1961 – Ph.D., Columbia University
Mycology (Systematics and Evolution of Basidiomycotina)
Application of the Biological Species Concept to Mushroom Distributions
Emphasis on fruitbody morphology in the basidiomycetes has led to confusion in taxonomy and great difficulty in elucidating evolutionary trends and directions. Several steps have been taken to alleviate this situation, including greater emphasis on microscopic characters, biochemistry, genetics, sexuality, molecular profiling, and sampling of much wider geographic areas in order to furnish more insight into variations within taxa from fresh specimens and cultures.
Two approaches to these problems occupy this laboratory. First, morphological analyses of several fungal groups (i.e., corticioids, boletes, agarics, coral fungi) have helped to bring order at that resolutional level. Second, establishment of an extensive culture collection has enabled mating experiments to be performed, both to ascertain mating systems of individual taxa, and to explore geographical ranges of potentially interbreeding populations. This, in turn, allows comparison of morphotaxa to their biological species analog.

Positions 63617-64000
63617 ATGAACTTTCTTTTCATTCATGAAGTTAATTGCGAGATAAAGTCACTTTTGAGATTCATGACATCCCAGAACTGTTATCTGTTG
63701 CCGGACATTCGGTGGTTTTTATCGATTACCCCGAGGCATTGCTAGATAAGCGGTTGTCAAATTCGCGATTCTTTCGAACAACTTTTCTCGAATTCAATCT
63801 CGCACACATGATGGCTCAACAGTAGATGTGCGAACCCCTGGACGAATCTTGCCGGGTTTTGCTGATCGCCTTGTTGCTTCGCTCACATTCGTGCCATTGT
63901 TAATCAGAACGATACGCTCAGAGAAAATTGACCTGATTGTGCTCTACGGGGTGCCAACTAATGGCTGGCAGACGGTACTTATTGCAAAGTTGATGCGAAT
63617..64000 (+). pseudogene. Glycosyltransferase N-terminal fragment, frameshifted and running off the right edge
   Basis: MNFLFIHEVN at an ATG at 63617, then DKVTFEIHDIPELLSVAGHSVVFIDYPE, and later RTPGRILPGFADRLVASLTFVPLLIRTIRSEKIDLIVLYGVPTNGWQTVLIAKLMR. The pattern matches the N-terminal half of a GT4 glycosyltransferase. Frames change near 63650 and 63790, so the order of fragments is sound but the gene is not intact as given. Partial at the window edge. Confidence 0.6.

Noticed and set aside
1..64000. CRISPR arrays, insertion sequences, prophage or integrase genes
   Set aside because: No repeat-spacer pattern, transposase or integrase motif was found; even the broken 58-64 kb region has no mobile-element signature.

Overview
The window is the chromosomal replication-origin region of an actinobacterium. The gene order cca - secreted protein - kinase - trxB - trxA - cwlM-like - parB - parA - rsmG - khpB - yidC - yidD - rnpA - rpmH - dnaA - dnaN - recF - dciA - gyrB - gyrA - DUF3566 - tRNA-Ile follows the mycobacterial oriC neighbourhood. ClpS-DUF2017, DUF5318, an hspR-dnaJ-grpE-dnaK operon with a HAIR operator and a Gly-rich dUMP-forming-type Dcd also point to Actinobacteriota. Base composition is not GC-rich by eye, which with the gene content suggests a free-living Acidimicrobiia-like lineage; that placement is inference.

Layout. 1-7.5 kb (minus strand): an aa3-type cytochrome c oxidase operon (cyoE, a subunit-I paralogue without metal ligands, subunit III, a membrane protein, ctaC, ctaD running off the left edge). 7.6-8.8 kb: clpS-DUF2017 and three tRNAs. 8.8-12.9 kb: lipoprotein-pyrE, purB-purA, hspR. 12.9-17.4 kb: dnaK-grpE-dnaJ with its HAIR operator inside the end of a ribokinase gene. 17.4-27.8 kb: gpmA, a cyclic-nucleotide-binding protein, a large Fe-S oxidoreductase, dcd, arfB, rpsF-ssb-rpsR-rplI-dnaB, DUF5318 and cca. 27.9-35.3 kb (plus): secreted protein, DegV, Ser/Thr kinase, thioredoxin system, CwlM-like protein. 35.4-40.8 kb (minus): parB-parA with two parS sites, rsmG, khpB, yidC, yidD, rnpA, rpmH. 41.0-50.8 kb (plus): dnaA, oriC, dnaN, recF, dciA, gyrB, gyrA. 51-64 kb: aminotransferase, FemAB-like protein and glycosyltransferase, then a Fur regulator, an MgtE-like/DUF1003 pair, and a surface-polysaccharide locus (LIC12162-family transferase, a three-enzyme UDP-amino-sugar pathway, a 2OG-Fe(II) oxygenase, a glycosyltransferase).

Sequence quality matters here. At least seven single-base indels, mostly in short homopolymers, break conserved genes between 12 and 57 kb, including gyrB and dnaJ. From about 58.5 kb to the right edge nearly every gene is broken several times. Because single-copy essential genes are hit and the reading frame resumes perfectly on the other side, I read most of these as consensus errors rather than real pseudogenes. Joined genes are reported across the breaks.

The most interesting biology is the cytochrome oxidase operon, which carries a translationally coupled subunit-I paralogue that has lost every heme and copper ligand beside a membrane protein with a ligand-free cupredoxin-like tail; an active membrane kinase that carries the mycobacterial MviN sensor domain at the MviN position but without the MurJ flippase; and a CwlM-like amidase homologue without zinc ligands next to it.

While such mating experiments elucidate in vitro mating ability, they do not demonstrate in vivo interbreeding. Collaborative research with Dr. Karen Hughes’ lab using molecular and isoenzyme electrophoretic techniques is designed to test hypotheses on long-distance dispersal and interbreeding in selected taxa, and to reconstruct molecular phylogenies in selected groups.
Students have most recently been engaged in such biosystematic studies inMelanotus, Gymnopus (=Collybia) and Polyporus, with other projects onFlammulina, Lentinula and Rhodocollybia.